There have been plenty of studies on the human vision and hearing senses, but there is rarely one on our smelling sense. But this time, a group of researchers at Rockefeller University in NYC decided to break the rule and have arrived to a fascinating conclusion.
Normally, a smell is a mixture of hundreds of different odorant molecules, and particular combinations of these give rise to a variety of smells, such as chocolate and flowers.
Based on this idea, these scientists produced three types of mixtures out of 128 odours, having 10, 20 or 30 of them in each mixture with different combinations. These were then given to a group of inexperienced volunteers, in the form of three samples: two of the same mixture and a different one.
Results were collected, and using mathematics such as the probability theory, they reached the verdict that there were more than a trillion combinations of those odours, which is also quite an underestimate since there are many more existing odours.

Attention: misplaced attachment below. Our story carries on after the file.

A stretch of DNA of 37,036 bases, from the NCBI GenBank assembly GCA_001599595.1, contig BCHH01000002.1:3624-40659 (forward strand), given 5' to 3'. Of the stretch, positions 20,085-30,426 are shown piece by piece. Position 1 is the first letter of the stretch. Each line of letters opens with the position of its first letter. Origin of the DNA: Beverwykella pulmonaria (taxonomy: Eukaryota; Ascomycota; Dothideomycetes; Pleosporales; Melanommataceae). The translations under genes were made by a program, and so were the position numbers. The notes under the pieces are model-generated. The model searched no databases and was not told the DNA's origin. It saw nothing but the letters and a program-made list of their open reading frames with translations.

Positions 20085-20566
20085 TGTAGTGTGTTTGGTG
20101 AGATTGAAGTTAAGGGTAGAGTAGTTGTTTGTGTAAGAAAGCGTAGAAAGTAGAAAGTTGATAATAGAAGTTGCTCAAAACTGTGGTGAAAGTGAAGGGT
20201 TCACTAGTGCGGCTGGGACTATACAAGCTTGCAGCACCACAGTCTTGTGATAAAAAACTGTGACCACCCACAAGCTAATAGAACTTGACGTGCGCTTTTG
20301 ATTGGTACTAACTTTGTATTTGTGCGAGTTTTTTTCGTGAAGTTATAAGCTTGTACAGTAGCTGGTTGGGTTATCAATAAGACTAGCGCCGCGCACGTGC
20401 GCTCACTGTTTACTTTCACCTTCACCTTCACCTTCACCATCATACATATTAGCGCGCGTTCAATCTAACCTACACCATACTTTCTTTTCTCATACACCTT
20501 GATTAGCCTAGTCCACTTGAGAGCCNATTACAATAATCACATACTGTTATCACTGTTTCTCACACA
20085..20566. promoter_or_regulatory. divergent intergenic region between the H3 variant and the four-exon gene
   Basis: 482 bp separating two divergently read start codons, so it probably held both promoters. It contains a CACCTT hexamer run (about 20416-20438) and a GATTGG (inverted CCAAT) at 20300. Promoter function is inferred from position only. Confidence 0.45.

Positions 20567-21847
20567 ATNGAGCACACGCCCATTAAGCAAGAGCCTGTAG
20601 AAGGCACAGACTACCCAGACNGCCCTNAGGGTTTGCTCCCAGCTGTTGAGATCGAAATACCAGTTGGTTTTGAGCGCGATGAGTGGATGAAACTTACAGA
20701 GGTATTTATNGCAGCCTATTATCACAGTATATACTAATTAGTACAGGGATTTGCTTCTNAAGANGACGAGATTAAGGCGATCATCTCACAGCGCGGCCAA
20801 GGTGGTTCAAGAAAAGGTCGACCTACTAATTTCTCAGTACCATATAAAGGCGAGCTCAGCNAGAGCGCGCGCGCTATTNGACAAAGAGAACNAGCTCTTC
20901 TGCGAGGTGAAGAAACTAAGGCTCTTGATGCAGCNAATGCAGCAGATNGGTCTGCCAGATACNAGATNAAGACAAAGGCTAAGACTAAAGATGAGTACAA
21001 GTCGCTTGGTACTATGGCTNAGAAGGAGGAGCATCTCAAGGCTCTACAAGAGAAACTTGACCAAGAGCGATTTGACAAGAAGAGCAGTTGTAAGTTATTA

These results differ drastically from previous experiments, like the last one, made in the 1927, which said that humans were able to tell only 10,000 smells apart.
Not only that, but it also makes the olfactory sense defeat the visual sense since it can distinguish far more stimuli. In fact, the human eye can differentiate 10 million colours (which is still pretty good), but means that our sense of smell is 100,000 times more varied than the sense of vision.
The obvious conclusion was that the more common odorants two substances shared, the harder it was to distinguish them. However, volunteers proved to be quite good at distinguishing smells, but not as good at naming them. A possible reason is that although we have more than 400 receptors in our nose, the olfactory nerves are not connected to the area in the brain where language is used.
It is still very remarkable that humans have the capability of setting apart such a great number of smells, and scientists are already working on expanding their knowledge on the smelling sense using this investigation and its consequences.